Learning and Mining Large-Scale Spatiotemporal Data
Learning and Mining Large-Scale Spatiotemporal Data


Many real-world phenomena such as epidemics spreading, traffic flow, team sports, and climate variation involve complex spatial patterns evolving through time. Our ability to learn and mine from large-scale spatiotemporal data is critical to real-time decision making in various science and engineering fields. However, existing machine learning methods are still insufficient for large-scale spatiotemporal data due to the presence of non-linear, non-Euclidean, multi-resolution, high-dimensional, and complicated physical characteristics. The goal of this tutorial is to (1) provide an overview of the nature of spatiotemporal data and its relevance to the data mining community (2) survey recent development in machine learning to address the challenges specific to spatiotemporal data, and (3) identify the open problems and future directions. We believe this is an emerging and high-impact topic in machine learning, which will attract both academics and practitioners in data science as well as domain scientists.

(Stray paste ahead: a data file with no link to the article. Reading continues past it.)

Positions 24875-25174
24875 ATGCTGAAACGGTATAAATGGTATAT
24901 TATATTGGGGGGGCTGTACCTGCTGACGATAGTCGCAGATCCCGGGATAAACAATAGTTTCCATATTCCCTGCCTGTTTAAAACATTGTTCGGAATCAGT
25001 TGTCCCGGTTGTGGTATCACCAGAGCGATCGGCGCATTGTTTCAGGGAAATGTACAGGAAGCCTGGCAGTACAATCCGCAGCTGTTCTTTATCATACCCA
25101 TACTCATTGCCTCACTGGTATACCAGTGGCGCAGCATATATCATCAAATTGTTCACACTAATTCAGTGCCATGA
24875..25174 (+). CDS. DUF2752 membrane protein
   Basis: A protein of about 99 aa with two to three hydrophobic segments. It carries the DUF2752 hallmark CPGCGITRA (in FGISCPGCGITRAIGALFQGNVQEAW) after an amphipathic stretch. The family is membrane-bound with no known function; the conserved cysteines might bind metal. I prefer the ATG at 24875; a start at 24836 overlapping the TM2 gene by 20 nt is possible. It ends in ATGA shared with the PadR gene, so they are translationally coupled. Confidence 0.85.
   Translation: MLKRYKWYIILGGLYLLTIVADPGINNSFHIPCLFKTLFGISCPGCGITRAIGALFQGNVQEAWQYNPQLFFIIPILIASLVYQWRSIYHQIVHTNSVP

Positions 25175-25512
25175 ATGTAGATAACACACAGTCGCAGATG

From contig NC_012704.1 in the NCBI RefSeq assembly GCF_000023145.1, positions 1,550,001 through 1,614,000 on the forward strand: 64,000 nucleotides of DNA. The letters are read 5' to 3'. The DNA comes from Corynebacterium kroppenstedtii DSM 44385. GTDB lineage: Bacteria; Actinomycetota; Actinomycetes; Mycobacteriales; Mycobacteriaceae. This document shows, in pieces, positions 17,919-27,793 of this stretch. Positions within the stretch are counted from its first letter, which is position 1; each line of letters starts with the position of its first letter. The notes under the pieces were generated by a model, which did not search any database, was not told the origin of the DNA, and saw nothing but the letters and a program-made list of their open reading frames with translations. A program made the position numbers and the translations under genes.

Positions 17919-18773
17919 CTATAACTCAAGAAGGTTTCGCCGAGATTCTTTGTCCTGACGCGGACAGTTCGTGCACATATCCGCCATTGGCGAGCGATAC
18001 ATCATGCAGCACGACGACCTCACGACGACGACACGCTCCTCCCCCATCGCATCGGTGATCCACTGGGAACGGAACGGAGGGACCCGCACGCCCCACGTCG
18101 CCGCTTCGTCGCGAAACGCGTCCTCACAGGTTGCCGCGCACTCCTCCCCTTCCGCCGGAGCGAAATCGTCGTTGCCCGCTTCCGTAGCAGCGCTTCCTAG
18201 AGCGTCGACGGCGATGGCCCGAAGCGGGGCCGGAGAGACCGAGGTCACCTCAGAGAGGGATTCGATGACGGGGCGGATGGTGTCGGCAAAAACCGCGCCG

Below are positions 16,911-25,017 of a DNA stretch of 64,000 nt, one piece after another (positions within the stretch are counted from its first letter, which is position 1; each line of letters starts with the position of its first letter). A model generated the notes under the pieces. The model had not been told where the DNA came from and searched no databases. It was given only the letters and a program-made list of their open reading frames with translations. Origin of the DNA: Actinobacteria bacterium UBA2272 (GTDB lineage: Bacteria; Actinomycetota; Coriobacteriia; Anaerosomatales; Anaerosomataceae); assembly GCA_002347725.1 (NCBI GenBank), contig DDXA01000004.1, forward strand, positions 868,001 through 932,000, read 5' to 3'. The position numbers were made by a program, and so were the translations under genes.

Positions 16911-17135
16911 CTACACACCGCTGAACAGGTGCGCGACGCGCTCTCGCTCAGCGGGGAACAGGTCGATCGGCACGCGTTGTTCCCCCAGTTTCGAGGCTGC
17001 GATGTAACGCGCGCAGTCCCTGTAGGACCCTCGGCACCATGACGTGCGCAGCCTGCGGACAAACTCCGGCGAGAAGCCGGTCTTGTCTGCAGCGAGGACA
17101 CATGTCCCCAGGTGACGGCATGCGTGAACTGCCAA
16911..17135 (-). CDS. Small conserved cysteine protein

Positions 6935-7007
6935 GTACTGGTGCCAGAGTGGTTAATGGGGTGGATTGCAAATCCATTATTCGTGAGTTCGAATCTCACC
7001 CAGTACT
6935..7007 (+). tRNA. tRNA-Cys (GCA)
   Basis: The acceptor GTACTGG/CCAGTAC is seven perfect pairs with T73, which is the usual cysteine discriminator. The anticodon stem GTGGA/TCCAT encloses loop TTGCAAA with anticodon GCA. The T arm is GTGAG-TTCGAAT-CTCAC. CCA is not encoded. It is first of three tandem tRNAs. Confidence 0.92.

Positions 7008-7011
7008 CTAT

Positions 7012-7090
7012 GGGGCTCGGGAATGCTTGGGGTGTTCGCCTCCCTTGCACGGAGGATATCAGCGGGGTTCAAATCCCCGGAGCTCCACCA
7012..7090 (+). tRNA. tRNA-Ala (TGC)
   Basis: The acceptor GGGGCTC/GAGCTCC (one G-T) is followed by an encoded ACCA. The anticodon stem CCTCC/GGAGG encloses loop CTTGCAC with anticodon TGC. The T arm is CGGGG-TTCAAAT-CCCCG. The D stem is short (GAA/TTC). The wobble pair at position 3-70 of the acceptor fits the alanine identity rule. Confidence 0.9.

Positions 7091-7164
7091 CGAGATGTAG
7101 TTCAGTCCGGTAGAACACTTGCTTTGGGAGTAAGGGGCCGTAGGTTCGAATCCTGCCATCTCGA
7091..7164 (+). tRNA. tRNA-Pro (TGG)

Session Outline
(1) Overview
- Applications with large-scale spatiotemporal data
- Natural of Spatiotemporal Data
- Resource and references
(2) Practical Challenges
- Motif Discovery
- Missing Values
- Anomaly Detection
- Uncertainty Quantification
(3) Scalable Algorithms
-Dimensionality Reduction
-Multiresolution Modeling
-Deep sequence model
- Neural differential equations
(4) Modeling Frameworks
-Dynamics on Regular Grid
-Dynamics on Graphs
(5) Open Problems

Background Knowledge
- deep learning,
- time series,
- spatiotemporal modeling;


Dr. Rose Yu is an Assistant Professor at Northeastern University Khoury College of Computer Sciences. Previously, she was a postdoctoral researcher in the Department of Computing and Mathematical Sciences at Caltech. She earned her Ph.D. in Computer Science at the University of Southern California and was a visiting researcher at Stanford University. Her research focuses on machine learning for large-scale spatiotemporal data and its applications, especially in the emerging field of computational sustainability. She has over a dozen publications in leading machine learning and data mining conference and several patents. She is the recipient of the USC Best Dissertation Award, “MIT Rising Stars in EECS”, and the Annenberg fellowship.